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Church End The Old Workhouse

Workhouse buildings in 1920's

Redbourn Priory had given food to feed the poor at its gates. With the Reformation and the Dissolution of the monasteries, the Elizabethans oversaw the foundation of houses to house the poor and to find them useful work around the parish. A Church House is mentioned in 1486 and it could have been this building that was rebuilt in the mid 18th century with the mansard roof and later additions that was used after the Act of Parliament in 1783. This gave the parish the responsibility of looking after its own poor or to charge other parishes for looking after theirs. The master was called the ‘farmer’ and the inhabitants were ‘farmed’. For example, in 1818 unskilled male inhabitants were used to repair roads in the parish.  The farmer took as a salary what the inmates earnt and provided clothes and food. A typical day allowance would have been broth/ gruel for breakfast, midday was either cold meat or bread and cheese with beer at supper time there was bread again with cheese to drink was small beer. The numbers of inmates is difficult to calculate but records suggest in 1795 there were 30 inmates but also 22 ‘out pensioners’ who lived in houses around the village. By 1809 the numbers have increased to 50 and 60. We can trace the progress of the workhouse as the accounts survive and the meetings were held in the vestry. The cost of the organisation was about £600-£1,000 per year in the 18th century. The workhouse had a master men like Luke Brickland, Daniel Bull, John Lines, Thomas Potter, William Stone, Thomas Collins, and James Greenwood. Food appears to have been adequate and treatment good there was also medical provision with the doctor on a yearly salary.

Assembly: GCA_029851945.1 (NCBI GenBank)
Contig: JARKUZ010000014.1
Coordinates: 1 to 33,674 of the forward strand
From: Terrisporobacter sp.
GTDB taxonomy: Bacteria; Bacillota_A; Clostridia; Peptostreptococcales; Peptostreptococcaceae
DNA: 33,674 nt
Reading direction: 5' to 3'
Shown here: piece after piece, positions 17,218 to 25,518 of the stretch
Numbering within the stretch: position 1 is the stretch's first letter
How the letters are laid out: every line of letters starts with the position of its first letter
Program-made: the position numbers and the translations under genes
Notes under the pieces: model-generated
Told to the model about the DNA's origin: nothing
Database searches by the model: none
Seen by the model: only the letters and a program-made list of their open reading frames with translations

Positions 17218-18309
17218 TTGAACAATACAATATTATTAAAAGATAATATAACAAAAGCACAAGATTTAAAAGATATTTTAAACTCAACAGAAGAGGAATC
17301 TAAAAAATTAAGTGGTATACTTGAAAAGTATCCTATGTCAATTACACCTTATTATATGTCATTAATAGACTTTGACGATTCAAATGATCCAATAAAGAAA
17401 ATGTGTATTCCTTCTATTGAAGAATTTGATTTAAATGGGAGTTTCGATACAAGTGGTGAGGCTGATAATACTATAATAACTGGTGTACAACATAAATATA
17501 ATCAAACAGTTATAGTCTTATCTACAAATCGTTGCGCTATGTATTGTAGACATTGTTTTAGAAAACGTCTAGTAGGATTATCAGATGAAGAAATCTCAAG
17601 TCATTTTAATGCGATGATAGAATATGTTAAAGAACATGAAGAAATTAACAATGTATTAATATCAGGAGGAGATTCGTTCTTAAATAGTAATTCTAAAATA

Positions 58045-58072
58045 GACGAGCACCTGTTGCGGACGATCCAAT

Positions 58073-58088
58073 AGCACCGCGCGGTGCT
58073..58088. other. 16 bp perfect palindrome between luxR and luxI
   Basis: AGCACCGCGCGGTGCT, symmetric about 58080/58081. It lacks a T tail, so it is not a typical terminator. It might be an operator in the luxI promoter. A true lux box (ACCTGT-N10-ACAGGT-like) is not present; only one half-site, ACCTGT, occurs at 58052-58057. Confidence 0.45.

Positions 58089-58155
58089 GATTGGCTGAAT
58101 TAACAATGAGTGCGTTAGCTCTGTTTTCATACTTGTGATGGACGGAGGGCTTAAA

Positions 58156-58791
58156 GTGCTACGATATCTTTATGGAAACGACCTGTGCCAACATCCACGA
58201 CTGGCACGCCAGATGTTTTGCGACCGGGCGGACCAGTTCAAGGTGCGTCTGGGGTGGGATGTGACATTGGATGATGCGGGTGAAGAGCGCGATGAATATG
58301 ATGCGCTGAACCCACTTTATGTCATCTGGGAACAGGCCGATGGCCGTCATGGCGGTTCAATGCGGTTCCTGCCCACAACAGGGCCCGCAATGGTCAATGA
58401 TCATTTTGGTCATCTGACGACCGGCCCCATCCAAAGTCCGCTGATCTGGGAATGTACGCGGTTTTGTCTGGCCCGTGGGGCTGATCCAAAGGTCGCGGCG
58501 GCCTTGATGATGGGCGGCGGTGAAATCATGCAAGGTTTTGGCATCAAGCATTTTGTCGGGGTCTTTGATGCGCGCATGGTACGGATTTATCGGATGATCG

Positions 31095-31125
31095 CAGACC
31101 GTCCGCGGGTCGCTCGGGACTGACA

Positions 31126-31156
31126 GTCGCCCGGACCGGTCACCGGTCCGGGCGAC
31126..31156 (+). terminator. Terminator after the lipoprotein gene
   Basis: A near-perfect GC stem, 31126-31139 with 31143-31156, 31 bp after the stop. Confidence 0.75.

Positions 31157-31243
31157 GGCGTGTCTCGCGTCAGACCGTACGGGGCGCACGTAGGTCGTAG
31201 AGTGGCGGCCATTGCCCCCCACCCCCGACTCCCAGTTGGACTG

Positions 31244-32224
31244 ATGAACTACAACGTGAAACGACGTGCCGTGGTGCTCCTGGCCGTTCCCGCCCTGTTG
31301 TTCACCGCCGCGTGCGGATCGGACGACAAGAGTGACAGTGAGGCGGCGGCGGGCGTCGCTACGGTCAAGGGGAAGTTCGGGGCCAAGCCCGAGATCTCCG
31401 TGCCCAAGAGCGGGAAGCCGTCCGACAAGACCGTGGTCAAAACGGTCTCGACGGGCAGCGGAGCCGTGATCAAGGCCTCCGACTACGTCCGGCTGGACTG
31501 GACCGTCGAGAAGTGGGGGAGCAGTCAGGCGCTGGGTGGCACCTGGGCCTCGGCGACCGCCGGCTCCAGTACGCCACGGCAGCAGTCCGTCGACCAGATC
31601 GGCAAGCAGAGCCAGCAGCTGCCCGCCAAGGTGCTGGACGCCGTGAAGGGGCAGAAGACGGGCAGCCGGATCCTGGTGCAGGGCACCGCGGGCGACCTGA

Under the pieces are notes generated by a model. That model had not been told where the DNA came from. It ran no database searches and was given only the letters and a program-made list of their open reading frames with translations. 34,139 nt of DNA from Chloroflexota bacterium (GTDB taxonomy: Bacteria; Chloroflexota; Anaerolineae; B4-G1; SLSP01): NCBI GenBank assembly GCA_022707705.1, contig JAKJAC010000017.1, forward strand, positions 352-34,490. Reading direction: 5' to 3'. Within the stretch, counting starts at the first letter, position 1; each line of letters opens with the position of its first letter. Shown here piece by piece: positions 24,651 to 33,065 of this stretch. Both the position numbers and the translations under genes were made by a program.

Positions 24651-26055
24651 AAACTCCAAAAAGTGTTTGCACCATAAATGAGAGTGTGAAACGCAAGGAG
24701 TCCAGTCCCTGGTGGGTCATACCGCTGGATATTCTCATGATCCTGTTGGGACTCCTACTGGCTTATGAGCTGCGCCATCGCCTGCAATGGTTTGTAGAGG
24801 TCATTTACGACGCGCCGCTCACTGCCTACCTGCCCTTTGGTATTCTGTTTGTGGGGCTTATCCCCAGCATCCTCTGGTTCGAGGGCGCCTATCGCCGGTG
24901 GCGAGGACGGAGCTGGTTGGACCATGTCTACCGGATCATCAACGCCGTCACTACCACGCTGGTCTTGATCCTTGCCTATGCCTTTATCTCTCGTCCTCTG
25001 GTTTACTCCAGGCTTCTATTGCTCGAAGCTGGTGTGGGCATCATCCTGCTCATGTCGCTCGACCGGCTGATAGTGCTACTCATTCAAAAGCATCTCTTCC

Plaque on the side of the building

In 1834 it was decided that small village workhouses were amalgamated into larger ‘Union workhouses’ under the new Poor Law legislation. Redbourn was closed and inmates were transferred to St Stephens’s workhouse in St Albans. Those who were able bodied were sent to Sandridge. The 18 cottages  used by the workhouse for ‘out pensioners’ were disposed of in 1836 they were at Woodend, Holtsmere End, Library Lane, South End, Crackbones, Hog End, as was the workhouse and this became a row of cottages. The village still had to raise money for the parish poor based from 1838 at Oysterhills.

Comments (1)

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    Susie De Caprio


    I live on East Common and wondering if there are any surviving pictures of my home which is original and dates around 1770


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